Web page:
Monica Gabay spoke of the history of indigenous people in Argentina, Bolivia, and Chile and how they interpret the forest compared to the people who conquered the area. She highlighted in importance the forest played in the lives of the indigenous that depended upon it for their survival, medicine, food, and culture. Forests also played an important part in the spiritual life of the indigenous as many of their Gods lived in the forest. After the settlement by the Spaniards, the forest was not seen as the support of man but as a tool to be used. This transition in thought persists to this day, as often Forests are identified as non-productive land
Miguel Pinedo, brought forth the example of the people of the Amazon and how their traditional knowledge is not folklore, it is a practice used daily in many communities. In his example, he showed how the forest dependent communities are adapting to a changing landscape that sees greater flooding, long droughts, and fires. Communities are responding to the floods. These shifts come in the form of switch to subsistence based agriculture from commercial, greater reliance on forestry and agroforestry systems, a diversification of the use of forest products, and more reliance on urban-rural networks. Smallholder systems are inherently adaptable and we can learn from them. It was recommended that local responses to events are documented, policies are crafted to support response mechanisms rather than destroy them, and the systems in place are built upon instead of replaced.
The sessions agreed that TFK is rarely considered or incorporated into adaptation initiatives at global, regional, or national levels, even though they are important resources for dealing with vulnerability to climate change, as well as changes in markets and policies.
Presentations in this session:
Traditional forest-related knowledge: Sustaining communities, ecosystems and biocultural diversity (John Parrotta, US Forest Service, USA)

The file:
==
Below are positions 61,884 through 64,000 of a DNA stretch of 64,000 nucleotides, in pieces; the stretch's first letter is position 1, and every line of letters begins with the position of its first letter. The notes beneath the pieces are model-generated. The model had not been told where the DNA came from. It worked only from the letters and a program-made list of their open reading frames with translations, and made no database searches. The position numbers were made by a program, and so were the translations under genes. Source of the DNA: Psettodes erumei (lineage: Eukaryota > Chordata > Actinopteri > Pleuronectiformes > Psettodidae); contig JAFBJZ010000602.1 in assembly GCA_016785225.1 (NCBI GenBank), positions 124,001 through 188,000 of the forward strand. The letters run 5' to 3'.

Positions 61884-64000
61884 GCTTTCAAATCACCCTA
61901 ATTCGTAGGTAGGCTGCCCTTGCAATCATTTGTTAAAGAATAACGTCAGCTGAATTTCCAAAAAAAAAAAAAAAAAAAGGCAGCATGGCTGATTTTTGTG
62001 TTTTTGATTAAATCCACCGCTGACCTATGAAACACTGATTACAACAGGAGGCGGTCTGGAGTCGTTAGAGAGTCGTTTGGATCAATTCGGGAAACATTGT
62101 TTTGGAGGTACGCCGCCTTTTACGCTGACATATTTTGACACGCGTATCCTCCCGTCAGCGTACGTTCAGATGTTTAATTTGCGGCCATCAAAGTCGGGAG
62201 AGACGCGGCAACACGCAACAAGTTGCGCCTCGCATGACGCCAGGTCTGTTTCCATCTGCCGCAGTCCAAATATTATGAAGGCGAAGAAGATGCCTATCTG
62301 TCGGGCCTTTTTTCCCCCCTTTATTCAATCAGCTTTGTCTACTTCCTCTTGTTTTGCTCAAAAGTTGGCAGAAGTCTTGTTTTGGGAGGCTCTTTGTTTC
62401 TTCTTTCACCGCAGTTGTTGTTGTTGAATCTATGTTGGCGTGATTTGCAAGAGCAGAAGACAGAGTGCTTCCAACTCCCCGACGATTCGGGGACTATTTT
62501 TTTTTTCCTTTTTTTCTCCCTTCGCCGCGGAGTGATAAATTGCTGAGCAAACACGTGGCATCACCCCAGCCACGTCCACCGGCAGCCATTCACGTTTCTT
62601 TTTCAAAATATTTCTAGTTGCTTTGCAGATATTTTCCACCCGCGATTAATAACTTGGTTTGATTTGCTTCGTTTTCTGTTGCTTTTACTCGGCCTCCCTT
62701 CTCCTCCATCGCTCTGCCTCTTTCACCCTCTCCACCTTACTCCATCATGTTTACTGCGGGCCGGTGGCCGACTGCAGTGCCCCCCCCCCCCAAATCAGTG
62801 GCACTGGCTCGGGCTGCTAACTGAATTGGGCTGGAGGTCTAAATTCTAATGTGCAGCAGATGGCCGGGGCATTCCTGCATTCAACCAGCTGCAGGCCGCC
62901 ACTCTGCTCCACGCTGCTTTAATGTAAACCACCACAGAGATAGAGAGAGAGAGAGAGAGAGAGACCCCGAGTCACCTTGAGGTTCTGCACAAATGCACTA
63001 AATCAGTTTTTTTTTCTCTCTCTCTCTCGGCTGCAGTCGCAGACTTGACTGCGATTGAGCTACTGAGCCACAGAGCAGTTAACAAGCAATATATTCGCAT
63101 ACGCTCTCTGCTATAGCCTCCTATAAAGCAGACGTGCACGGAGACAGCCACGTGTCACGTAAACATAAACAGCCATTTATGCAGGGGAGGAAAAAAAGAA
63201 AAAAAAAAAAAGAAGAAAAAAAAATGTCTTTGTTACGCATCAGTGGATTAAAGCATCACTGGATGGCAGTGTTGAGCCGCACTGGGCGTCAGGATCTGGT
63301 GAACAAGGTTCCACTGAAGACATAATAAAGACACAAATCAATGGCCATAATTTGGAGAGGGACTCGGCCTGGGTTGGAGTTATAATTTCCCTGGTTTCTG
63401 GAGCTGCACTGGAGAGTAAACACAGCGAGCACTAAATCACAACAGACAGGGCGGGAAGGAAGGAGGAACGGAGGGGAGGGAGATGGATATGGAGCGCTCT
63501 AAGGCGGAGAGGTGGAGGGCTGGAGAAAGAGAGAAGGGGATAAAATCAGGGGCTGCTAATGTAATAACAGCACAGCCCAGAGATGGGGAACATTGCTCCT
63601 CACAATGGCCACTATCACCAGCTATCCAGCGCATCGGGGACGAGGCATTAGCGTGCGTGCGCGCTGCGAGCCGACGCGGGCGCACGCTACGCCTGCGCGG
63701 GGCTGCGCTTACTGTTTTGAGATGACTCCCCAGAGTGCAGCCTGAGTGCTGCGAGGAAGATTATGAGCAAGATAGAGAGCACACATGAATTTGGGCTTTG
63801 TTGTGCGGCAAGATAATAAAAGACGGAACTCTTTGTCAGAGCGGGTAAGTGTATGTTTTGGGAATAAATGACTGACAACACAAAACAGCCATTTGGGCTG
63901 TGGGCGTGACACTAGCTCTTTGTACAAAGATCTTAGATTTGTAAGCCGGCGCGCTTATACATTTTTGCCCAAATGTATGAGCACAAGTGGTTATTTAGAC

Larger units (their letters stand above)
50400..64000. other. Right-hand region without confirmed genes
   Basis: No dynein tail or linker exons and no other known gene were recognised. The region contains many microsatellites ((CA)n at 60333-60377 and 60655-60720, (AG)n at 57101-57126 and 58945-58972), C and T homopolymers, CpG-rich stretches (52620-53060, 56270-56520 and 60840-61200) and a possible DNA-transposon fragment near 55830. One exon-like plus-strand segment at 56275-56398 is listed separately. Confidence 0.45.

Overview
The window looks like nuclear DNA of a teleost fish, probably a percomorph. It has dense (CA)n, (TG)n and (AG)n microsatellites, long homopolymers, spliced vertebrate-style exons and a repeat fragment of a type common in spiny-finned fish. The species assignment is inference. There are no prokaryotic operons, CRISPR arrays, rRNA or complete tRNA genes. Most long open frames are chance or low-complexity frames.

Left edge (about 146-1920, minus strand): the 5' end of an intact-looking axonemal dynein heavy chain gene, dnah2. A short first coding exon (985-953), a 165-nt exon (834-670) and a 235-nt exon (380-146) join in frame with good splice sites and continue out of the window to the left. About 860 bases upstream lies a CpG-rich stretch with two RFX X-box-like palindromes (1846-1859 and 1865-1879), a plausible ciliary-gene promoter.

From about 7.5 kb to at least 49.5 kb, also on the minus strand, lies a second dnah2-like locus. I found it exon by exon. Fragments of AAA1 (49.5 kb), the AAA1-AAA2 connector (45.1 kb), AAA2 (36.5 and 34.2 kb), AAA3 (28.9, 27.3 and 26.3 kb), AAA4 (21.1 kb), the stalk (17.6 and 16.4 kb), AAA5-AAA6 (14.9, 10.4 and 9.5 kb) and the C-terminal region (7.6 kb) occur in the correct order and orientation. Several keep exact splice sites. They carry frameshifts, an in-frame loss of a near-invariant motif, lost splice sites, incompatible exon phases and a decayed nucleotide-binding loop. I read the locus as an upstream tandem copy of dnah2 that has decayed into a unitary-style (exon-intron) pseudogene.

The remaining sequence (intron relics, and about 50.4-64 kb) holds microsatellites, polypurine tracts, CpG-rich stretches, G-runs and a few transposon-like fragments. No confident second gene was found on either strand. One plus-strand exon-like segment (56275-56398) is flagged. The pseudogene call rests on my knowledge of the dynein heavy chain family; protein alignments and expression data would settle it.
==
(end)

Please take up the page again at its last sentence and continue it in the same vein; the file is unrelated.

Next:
Facilitating Greater Engagement with Forest Peoples: Ethics and Research Methodologies for TFRK Study (Christian Gamborg, University of Copenhagen, Denmark)
The use of history in the assessment and understanding of traditional forest-related knowledge. (Mauro Agnoletti, University of Florence, Italy)
Traditional forest-related knowledge in Argentina, Bolivia and Chile. (Monica Gabay, Secretaria de Ambiente y Desarrollo Sustentable, Argentina)
Traditional Forest Knowledge: An Amazonian resource for adaptation and mitigation to climate change. (Miguel Pinedo, CIFOR)
International forest governance and its influence on the convergence of forest policy in Latin America
For more information on the IUFRO Task Force on International Forest Governance, visit: http://www.iufro.org/science/task-forces/intl-forest-governance/
Globally, great strides have been made in the last 20 years as to what constitutes responsible forest governance. Yet, frustrations exist at the scale and pace of change. In Latin America, there continues to be a notable gap between ‘rules on paper’ and ‘rules in use’ in most countries, and governance tends to remain firmly based in ‘command-and-control’ approaches established decades ago.
In the session entitled “International Forest Governance and its influence on the convergence of forest policy in Latin America”, leading scholars in this field discussed what political science can do to improve international forest governance in the region through a mix of existing and emerging environmental policy instruments.
Reported cases of “carbon cowboys” deriving indigenous communities from intended benefits from REDD+ have created mistrust and infighting and have raised questions about the usefulness of market-based approaches to environmental problems such as climate change. Yet, the political scientists concluded that – if well designed – market-based instruments such as forest certification or payments for environmental services can help deliver effective policy outcomes. Costa Rica can be cited as a positive example on how new forms and modes of governance have successfully been incorporate into forest policy.